Welcoming Melbournes beautiful Spring weather, Soul Star Festival brings together a holistic and spiritual festival packaged in a fun, entertaining and super cool experience that will be held at Laurens Hall in North Melbourne on Thursday 24 November, 2016. 

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Soul Star will see three guest speakers including international YouTube sensation, emotional healing coach and comedian, JP Sears, who will be sure to keep you laughing while delivering life changing and inspirational messages. Along speaking will be one of Australias most well-known nutritionist, author, TV personality, yoga teacher, crystal lover and Happy Placefounder, Lola Berry.

Also speaking will be internationally recognised meditation teacher and co-founder of the meditation app 1Giant Mind’, Jonni Pollard who spends a great deal of time with social and political figures, CEOs and executives of fortune 500 companies, professional artists and athletes, where he teaches them how to embody wisdom and increase their capabilities. Jonni is most known for his ability to take deep complex spiritual concepts and translate them into such simple terms and techniques for anyone to understand and embody.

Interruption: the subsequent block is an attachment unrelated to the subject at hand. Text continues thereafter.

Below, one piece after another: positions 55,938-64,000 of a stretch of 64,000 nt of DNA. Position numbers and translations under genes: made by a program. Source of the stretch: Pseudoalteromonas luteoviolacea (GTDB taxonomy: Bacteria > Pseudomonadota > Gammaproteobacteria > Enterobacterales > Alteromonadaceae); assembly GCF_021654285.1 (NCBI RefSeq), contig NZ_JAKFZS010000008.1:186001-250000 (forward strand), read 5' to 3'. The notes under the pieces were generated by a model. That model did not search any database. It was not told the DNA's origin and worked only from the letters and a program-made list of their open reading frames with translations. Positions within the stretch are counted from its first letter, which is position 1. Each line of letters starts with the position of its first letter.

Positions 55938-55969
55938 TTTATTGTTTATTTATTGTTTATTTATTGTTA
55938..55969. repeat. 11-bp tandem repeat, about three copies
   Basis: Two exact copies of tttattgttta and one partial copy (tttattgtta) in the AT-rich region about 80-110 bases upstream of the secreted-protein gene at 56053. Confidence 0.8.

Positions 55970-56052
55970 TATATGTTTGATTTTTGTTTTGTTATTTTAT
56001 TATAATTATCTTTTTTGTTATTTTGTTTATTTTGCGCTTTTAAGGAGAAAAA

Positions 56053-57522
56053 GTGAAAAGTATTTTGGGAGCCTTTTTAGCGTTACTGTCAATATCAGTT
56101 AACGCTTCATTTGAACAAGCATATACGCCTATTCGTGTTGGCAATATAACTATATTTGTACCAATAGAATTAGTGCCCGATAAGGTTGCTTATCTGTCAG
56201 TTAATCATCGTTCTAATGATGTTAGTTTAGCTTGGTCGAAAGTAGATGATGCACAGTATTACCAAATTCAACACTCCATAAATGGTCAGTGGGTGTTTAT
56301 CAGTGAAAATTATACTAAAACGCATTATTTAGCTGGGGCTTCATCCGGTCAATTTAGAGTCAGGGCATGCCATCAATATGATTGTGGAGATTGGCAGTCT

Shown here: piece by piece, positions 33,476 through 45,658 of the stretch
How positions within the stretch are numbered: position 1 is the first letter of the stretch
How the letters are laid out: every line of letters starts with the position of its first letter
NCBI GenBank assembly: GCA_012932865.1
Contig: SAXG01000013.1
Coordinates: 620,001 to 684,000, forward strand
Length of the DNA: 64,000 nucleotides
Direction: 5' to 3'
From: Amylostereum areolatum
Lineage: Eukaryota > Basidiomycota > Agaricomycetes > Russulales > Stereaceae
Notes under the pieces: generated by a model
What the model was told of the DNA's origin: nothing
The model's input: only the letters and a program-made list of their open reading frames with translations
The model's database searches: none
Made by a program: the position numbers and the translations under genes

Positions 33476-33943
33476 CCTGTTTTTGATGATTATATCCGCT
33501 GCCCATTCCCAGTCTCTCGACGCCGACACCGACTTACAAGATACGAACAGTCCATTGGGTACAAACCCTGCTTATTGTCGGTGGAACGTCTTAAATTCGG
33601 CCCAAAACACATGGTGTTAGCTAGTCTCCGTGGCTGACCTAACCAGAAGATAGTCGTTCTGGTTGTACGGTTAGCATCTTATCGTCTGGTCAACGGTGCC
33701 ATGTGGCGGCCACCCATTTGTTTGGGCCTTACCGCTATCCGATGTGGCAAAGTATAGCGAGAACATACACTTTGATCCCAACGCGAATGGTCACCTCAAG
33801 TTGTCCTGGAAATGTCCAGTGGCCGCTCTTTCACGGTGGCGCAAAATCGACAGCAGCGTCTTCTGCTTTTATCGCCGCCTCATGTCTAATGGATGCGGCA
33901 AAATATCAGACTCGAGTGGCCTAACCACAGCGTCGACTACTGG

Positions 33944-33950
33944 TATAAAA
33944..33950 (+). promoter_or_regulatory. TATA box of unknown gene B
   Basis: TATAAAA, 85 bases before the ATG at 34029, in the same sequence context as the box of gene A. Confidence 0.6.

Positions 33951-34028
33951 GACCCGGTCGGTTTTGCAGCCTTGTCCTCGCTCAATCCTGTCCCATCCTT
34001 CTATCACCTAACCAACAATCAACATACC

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To all members of our TAT family, readers and contributors, who celebrate Diwali..

We wish you Safety, Good Health, Happiness, Prosperity and Good Fortune.

May they all be with you in the coming year.


This is an INVITATION to the

Make Bullying History Gala Dinner

Reduce bullying in schools by up to 70% within 12 months

Saturday, 6.30pm, October 29, 2016. Novotel Sydney, Parramatta.

$120 per head or $1000* per table of 10 (* if purchased prior October 17)

Australia is top #3 in the world for the most number of teenagers that commit suicide because of bullying.

The Make Bullying History Foundation is making an impact and have reduced bullying in some schools by up to 70% in 12 months

but they need your support to continue to do so.

The night will include a delicious two course dinner, drinks, a charity auction and five star entertainment.

Please call 0452 446 443 or email michael@mkgevents.com.au to book or for further information.

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Earlier this month, at the grand age of 90, Peter Tripovich has just completed a walk all the way around Australia.